VANCOUVER - The Vancouver Canucks are playing their best hockey of the season so rookie general manager Mike Gillis saw no reason for pricey minor upgrades at the NHL's trade deadline.
They have climbed to fifth in the competitive Western Conference, are the healthiest they've been all year and won 11 of their last 13 games.
"There was nothing that was out there that was a big upgrade on what we currently have," Gillis said Wednesday. "That's how we went into (trade deadline day) and how it played out.
"We went into this being perfectly content if we did nothing."
The Canucks' fortunes have changed since they lost eight in a row in January and a club-record nine straight at home.
"Based on the last month we feel like we're a playoff team here and we feel like we're strong and we have depth," Gillis said. "We didn't have that pressure to try and get into the playoffs at this point and we didn't have injury pressure."
Gillis, who had about US$2.5 million in salary-cap room, said the major move came in December when he signed Sundin, the former Toronto Maple Leafs captain and career scoring leader for $5.626 million.
That deal came without losing a roster player or a draft pick.
Gillis said many key deadline deals involved second-round draft picks which the Canucks did not want to surrender.
"We talked to a number of teams about a number of possibilities but giving up second-round picks for players that weren't long-term players was something that I agreed and decided not to do as long as eight months ago and I wasn't going to change today," he said.
"Second-round picks were the flavour of the month and they went for players that are short-term players either to teams to recover from injuries or try to get into the playoffs." The Canucks' shopping list included more depth at centre where third-liner Kyle Wellwood has been stuck on a career-high 14 goals for 19 games but the price tag was a second-round pick.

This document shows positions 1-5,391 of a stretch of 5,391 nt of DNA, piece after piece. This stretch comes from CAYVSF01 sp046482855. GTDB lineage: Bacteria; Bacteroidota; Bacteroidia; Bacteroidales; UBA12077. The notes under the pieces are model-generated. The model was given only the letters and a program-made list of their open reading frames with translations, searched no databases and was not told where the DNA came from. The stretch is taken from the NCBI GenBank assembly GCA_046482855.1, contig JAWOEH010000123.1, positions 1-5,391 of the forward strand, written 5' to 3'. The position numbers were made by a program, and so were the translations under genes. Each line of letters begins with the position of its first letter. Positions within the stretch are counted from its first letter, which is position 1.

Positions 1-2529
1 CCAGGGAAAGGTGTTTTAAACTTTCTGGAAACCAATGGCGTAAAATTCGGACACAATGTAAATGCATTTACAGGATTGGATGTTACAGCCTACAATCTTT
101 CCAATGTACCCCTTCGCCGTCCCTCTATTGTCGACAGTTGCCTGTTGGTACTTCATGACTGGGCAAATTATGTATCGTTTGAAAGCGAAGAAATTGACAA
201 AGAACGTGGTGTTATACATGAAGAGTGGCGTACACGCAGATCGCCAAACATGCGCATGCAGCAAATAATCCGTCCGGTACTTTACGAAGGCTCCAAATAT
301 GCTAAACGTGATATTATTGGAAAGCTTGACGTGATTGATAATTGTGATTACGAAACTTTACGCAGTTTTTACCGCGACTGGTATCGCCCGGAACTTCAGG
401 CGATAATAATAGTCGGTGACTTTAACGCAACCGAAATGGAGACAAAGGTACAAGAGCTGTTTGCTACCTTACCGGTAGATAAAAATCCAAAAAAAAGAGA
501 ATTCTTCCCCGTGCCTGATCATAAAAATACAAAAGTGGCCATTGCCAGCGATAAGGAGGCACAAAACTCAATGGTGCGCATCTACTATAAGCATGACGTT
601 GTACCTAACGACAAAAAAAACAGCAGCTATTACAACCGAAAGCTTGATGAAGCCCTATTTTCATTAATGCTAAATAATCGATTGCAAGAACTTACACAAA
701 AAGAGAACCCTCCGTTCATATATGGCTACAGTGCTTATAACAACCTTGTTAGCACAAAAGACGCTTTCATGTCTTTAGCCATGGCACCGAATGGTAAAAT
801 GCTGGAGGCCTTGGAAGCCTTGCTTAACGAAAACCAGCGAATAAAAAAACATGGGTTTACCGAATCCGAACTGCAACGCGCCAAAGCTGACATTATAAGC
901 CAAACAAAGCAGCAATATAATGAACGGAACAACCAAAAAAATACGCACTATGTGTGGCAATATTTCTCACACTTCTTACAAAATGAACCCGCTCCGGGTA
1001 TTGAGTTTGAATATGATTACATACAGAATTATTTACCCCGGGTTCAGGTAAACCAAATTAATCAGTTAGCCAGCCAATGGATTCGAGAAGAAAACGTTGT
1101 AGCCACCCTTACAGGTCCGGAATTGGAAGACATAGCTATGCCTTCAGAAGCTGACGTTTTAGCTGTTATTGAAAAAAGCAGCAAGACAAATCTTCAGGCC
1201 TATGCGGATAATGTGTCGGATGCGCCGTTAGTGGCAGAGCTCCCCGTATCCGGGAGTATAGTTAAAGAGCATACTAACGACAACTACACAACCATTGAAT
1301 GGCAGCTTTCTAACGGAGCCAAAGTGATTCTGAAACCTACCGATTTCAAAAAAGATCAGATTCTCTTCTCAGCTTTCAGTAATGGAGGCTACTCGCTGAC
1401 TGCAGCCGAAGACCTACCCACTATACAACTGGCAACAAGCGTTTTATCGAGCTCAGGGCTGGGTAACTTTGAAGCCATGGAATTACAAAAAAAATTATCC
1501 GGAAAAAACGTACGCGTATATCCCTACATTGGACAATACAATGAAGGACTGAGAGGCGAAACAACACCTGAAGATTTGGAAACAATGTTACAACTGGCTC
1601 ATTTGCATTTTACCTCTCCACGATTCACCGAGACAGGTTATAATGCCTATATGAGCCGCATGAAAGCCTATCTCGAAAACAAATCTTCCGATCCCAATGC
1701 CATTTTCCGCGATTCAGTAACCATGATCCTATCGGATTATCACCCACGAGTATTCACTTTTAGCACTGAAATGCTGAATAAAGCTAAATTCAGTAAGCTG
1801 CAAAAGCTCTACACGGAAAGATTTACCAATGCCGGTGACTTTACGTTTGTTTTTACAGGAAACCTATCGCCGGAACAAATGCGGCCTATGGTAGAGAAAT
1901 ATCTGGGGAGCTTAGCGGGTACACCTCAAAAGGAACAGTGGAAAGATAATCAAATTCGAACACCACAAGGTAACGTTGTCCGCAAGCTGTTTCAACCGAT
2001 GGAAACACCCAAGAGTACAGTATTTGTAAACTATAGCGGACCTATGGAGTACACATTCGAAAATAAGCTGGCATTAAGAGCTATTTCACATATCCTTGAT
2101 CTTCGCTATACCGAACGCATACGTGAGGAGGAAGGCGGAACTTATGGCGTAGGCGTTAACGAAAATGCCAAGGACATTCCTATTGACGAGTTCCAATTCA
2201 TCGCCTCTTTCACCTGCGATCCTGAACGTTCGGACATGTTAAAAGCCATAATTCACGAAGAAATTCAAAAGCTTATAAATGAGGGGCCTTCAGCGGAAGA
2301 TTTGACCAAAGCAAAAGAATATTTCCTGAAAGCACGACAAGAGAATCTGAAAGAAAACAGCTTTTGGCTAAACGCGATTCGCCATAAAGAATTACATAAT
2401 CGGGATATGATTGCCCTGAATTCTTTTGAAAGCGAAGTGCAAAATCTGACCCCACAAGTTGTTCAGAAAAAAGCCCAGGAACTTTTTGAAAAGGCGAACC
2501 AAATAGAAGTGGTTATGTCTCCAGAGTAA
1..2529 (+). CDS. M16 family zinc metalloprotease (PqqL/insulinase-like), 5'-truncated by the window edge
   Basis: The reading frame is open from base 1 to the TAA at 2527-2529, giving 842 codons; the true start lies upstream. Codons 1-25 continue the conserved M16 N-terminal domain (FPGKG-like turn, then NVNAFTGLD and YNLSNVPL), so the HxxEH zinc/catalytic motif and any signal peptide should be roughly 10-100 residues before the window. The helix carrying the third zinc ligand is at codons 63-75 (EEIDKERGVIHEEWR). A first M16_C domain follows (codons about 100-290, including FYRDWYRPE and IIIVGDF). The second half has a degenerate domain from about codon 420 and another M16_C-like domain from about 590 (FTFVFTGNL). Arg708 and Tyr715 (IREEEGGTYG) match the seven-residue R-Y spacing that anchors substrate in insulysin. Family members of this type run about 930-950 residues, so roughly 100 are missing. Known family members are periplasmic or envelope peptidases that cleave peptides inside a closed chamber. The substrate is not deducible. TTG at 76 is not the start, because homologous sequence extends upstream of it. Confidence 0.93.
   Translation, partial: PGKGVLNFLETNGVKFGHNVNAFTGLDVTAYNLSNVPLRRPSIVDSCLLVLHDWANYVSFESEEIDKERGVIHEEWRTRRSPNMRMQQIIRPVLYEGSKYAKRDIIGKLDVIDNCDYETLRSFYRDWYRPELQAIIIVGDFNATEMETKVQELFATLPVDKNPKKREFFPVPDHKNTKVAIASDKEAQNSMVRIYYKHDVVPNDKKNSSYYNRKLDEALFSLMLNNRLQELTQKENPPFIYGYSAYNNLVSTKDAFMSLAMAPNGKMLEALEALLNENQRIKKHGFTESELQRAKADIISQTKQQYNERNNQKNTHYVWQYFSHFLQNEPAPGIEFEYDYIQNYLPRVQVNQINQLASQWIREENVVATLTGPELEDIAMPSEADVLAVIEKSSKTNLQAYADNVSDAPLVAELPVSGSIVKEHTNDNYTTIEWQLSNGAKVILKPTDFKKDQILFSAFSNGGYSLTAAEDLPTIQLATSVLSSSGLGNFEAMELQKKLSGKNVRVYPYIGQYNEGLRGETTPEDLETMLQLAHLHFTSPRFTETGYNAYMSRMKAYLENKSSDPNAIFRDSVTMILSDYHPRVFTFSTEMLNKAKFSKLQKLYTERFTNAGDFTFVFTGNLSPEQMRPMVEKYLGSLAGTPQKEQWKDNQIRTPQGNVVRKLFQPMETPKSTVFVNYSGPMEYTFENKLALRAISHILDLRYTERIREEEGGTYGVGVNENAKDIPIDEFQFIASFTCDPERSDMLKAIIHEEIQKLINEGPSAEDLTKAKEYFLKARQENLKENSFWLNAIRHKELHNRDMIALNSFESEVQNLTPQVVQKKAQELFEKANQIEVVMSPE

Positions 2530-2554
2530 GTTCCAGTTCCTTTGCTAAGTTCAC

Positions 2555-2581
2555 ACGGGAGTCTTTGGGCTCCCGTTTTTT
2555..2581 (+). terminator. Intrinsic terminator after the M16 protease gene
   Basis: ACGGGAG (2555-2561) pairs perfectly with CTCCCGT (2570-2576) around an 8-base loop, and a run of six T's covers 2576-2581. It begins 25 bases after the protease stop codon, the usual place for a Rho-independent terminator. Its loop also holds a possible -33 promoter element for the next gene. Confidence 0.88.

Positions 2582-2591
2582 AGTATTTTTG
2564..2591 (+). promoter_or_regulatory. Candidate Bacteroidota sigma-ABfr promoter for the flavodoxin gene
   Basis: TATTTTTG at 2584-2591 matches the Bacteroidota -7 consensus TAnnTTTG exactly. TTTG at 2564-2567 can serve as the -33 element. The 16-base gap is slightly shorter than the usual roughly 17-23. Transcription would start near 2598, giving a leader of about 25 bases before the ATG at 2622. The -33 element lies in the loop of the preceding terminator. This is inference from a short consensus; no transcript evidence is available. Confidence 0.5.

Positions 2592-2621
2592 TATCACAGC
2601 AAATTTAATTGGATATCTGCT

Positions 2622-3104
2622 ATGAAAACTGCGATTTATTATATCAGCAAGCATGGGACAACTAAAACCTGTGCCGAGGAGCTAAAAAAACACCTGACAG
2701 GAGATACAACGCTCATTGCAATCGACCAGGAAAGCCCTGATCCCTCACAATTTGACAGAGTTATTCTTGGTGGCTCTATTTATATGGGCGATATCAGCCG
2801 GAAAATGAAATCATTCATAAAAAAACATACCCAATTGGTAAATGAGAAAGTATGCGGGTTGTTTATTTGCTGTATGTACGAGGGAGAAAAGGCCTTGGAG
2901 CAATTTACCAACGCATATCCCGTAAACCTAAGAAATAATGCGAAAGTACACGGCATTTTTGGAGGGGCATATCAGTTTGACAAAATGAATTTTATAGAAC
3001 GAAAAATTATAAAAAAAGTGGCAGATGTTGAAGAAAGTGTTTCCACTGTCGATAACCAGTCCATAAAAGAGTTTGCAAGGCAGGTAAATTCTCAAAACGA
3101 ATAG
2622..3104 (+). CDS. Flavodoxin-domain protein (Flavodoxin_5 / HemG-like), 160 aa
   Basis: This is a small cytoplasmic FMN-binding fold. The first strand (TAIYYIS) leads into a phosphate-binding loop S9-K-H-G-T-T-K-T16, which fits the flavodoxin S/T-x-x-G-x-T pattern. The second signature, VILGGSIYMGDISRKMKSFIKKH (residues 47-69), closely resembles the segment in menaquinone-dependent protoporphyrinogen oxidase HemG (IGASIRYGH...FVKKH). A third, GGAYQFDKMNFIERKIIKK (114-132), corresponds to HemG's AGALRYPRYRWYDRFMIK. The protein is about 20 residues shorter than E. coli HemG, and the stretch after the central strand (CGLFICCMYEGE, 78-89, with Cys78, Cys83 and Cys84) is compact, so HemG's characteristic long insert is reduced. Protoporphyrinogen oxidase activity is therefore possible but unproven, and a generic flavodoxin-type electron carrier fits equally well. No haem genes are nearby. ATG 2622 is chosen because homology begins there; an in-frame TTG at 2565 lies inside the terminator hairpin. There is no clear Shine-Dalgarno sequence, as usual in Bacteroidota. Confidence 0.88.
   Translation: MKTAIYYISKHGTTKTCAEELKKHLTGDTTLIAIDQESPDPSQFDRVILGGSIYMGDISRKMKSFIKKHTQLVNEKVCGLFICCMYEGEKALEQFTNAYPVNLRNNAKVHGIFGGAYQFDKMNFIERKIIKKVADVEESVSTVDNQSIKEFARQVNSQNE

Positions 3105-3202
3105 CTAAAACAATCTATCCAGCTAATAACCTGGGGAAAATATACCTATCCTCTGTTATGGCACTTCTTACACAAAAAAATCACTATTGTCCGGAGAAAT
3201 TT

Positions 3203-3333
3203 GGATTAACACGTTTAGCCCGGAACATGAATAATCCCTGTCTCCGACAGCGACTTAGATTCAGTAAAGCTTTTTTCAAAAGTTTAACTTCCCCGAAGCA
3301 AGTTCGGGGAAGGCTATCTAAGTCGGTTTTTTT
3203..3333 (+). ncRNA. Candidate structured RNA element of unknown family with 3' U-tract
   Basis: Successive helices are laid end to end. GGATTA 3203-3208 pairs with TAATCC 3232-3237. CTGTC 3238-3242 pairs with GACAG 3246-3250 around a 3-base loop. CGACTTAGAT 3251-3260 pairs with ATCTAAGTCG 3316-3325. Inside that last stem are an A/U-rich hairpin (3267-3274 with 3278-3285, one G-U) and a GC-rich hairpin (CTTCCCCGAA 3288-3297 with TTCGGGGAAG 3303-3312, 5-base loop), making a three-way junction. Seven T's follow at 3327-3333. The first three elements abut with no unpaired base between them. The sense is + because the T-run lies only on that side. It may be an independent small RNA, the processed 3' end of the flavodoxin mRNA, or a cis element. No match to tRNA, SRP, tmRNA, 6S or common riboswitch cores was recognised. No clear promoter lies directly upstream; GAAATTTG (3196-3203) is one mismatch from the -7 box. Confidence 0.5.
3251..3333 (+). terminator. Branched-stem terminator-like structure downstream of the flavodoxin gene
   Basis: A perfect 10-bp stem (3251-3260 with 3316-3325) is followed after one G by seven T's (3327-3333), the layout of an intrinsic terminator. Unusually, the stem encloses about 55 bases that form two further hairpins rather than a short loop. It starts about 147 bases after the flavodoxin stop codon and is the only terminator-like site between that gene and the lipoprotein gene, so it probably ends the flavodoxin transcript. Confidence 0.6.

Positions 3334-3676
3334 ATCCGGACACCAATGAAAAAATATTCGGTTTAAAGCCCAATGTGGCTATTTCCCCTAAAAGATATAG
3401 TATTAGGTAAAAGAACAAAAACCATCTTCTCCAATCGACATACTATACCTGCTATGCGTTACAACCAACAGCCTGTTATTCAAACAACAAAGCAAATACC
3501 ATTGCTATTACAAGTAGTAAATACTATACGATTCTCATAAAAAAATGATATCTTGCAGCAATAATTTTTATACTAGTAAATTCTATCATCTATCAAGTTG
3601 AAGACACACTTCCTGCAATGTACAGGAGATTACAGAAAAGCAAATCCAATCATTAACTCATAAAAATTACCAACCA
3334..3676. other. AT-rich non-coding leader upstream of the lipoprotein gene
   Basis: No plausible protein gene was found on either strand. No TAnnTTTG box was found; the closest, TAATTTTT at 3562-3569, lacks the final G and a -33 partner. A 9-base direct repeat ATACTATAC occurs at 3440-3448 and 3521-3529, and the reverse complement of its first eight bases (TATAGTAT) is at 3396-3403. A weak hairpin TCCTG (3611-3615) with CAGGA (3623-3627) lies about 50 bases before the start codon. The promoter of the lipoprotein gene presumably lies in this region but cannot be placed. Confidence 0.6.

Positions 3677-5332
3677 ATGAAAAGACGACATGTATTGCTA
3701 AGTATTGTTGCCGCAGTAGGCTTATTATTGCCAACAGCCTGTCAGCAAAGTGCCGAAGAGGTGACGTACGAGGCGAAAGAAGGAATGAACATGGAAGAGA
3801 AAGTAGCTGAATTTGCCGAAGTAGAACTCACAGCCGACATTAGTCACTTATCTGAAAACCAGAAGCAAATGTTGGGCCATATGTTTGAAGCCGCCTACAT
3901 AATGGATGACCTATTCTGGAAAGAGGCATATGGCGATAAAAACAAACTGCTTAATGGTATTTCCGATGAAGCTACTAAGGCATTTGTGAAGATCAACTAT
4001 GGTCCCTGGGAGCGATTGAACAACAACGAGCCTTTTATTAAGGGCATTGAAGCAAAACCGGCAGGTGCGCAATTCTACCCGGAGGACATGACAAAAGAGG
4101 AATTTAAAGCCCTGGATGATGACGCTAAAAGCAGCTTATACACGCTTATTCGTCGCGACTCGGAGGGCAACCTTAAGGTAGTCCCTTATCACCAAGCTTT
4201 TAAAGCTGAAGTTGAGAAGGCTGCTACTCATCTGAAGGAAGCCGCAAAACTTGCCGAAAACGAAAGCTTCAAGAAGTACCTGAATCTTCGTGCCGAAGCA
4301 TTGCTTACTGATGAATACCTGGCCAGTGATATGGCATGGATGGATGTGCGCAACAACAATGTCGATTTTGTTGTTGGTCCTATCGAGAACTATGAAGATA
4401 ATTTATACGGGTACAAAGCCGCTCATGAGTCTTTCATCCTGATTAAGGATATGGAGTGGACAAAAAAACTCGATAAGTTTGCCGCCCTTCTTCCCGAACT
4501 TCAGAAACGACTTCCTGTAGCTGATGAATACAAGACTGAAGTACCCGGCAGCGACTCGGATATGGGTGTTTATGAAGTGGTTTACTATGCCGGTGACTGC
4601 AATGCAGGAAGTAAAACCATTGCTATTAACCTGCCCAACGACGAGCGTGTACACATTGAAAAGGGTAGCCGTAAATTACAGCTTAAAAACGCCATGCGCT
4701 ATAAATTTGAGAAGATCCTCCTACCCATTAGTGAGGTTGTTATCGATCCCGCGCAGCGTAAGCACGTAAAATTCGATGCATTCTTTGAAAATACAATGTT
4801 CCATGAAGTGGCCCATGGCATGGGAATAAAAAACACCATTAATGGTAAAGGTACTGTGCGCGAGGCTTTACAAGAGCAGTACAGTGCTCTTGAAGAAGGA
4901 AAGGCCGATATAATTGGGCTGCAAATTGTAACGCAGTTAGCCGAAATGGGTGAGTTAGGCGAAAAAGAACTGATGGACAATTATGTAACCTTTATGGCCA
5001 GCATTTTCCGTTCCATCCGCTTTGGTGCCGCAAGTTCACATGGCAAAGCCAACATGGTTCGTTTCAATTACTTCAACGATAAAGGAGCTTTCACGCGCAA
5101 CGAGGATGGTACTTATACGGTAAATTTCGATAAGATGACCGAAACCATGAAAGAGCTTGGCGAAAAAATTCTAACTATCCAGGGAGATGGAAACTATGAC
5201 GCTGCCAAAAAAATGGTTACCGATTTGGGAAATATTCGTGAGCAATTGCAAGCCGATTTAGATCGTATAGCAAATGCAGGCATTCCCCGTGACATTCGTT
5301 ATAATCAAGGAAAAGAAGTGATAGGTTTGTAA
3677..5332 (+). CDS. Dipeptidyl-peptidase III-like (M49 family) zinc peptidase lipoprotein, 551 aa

"There's great players that come out of the last half of the second round and for me to do that would be a mistake in my mind," Gillis said.
He also talked to Florida Panthers GM Jacques Martin at 5:45 a.m. PST about defenceman Jay Bouwmeester but it was a short conversation.
"I asked him what he needed in return, he told me and it was undoable," Gillis said. "It was a brief discussion and it didn't go any further."
"They made some moves for good players but in one instance it was to make up for an injured player," he said. "We've played well against every conference team so if that's the (playoff) match-up, that's the match-up."
Gillis said this Canucks team has more depth than last year's edition which had a defence corps decimated by injuries, lost seven of its last eight games and missed the playoffs for the second time in three seasons.
"I think it's a very different scenario than last year," Gillis said. "To make change for the sake of making change wasn't something I wasn't eager to do."
But there were temptations during the former player agent's first trade deadline day.
"There becomes a time when it's really difficult to resist the pressure to do things that in the short-term are high-risk and in the long-term are total risk.
"I occasionally felt today that perhaps we were not on top of every situation. We were looking at very specific areas and it's hard to resist the urge to try and get involved all over the place in these other things."
NOTES: The Canucks didn't make a deal for the eighth time in 29 NHL trade deadline days ... their most active deadline day came in 2006 when they acquired five players and a draft pick ... Gillis says he's getting closer to re-signing twins Daniel and Henrik Sedin, who become unrestricted free agents July 1: "We've discussed all of the issues, I think we have a very clear idea ... and I think both sides are optimistic that something will get done.